“Consider at what price you sell your integrity; but please, for God’s sake, don’t sell it cheap.”-Epictetus, Discourses I
When the new year came you made commitments to yourself. How sad would it be if you cannot keep the promises you made to yourself?
When you follow through on your commitments something amazing happens. You begin to build resilience, and that resilience translates into more productive and empowering days.
These days will quickly pass. Before you realize it, you will have either built a future from powerful, life-changing habits, or you will have lost your willpower and be left alone and disappointed for failing to take a stand to be someone better than you were yesterday.
So, be strong. Take a stand, and invest in your future today by always keeping the promises you make to yourself. It’s really a type of self-fulfilling mental hack available to anyone with the patience to use it. It’s the legendary self-fulfilling prophecy in action. Believe in hard work and you will see positive results from your efforts.
When you keep the promises you make to yourself, you also increase your faith in your ability to succeed in the presence of hardship. You will begin to have the courage to seek greater challenges, and you will find that fewer things in life intimidate you.
You will have built a reservoir of trust, and you will now know that when you make a decision in life you will have the follow through needed to accomplish your goals. Faith in that belief is an important source of personal strength.
Remember, you choose to build up or tear down that faith every day based on the decisions you make.
Obsessing about getting what you want and avoiding what you don’t want does not result in happiness. The Lojong text
As long as you’re focusing on fulfilling your desires, you’re going to end up being miserable. Obsessing over getting what you want and complaining when things don’t go your way is a little absurd after all. So, why do we do this to ourselves?
Your happiness is not limited to what chance happens to send your way. You can reframe your perception at any time and focus on what you can control. Try to create internal strengths like establishing positive thoughts, sound reason and look for wisdom rather than knowledge. It’s one thing to know that you have a problem. It’s an entirely different reality to understand how that problem came to be and what you can do to resolve it.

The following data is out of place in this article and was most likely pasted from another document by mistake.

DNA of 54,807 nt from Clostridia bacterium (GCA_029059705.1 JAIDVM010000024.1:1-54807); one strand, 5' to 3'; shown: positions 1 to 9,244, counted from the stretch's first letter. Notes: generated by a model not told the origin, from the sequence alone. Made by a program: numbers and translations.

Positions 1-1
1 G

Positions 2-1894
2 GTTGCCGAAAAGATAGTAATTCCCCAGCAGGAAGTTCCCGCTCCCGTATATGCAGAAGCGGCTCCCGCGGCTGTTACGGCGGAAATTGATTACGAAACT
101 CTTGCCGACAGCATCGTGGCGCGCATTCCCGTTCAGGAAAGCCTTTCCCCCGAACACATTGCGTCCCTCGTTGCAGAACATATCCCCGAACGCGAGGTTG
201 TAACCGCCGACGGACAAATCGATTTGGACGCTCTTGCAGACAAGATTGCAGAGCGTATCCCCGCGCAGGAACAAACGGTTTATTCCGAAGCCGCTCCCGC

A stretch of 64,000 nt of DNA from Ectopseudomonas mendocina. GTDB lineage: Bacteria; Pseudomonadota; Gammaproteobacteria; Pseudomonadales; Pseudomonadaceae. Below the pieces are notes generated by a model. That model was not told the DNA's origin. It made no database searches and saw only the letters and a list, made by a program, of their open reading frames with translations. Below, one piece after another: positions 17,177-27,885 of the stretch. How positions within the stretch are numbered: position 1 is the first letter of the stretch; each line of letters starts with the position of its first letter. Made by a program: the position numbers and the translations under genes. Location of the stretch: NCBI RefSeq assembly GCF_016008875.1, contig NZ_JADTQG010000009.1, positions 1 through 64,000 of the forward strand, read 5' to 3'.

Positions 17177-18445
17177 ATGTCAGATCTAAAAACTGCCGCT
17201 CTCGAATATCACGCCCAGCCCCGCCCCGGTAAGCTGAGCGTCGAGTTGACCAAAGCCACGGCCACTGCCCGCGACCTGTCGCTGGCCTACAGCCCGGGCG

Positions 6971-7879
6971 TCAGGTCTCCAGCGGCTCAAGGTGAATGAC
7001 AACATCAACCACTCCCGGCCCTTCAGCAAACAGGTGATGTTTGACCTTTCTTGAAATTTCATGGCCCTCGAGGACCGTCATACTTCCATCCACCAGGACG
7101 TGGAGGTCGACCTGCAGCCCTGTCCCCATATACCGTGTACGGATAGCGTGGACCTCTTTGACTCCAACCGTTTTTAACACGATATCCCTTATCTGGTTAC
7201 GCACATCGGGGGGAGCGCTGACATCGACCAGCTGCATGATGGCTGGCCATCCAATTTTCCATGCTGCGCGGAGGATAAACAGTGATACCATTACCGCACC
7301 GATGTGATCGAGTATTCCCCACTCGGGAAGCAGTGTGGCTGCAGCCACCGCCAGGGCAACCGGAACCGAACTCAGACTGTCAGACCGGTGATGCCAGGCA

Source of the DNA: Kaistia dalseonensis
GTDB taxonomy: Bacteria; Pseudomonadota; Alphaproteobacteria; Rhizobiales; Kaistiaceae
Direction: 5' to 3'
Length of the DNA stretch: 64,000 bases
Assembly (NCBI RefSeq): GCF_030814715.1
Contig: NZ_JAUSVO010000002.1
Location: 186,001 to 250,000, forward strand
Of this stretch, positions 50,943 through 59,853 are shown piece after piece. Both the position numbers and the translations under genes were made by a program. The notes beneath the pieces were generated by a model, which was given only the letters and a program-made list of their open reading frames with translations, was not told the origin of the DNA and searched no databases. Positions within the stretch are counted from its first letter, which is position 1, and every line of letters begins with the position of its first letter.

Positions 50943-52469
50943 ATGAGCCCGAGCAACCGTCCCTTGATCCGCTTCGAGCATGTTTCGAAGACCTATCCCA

At any given moment, your actions and choices will be limited by a thousand obstacles beyond your control—wealth, law, strength, time, location, genetics. These are just a few of the obstacles you will face. Your thoughts, however, can be limitless if you train your mind to accept what cannot be changed and to overcome what is possible.
We don’t do that though. We tend to practice escapism rather than mindfulness in our culture. We just can’t seem to enjoy living in the unpleasant moments. We’re strangely more motivated to snap the perfect selfie–to share with strangers on the internet–than we are to risk experiencing the uncomfortableness of reflecting on the quality of our lives.
I think therein lies the crux of the problem. Living in the moment requires you to experience and accept the disappointments and unpleasantness that surround you within any given breath. You experience the passing of time and the consequences of the choices you make. You must experience something in order to appreciate it. So, if we fail to reflect on our decisions and disappointments, is it really a surprise we fail to appreciate life? If we lack the capacity to appreciate living, then where do we expect to find happiness? In death?
“It is not events that disturb people, it is their judgements concerning them.” – Epictetus
I find it strange to remember that my perception of the world has more influence on my opinions than the actual events I experience. After all, how I choose to react to my day is entirely within my power. It’s only when I sacrifice that control that I suffer needlessly.
Stuff happens. No matter how you try and frame it, at any given moment, there’s a chance something will go wrong. That doesn’t mean I have to become angry or upset. Maybe my alarm didn’t go off. I could be late for an appointment. At some point, something will go wrong, and I will have to accept and adapt to that reality.
What happens if I choose to accept that sometimes things won’t go according to my plans? What if I simply move on to the task at hand—changing my plans to accommodate the situation? Do I have to allow external events to create internal stress? Of course not. In the end, all I really control is how I respond to the world. The key is that I get to choose how I respond.
Every time a disaster lands on your lap, you could work on fixing the situation rather than complaining about it. I like to say I never have a bad day. That’s because no matter how messed up my day’s been, I’m in control of how I react. I get to choose how I frame my day.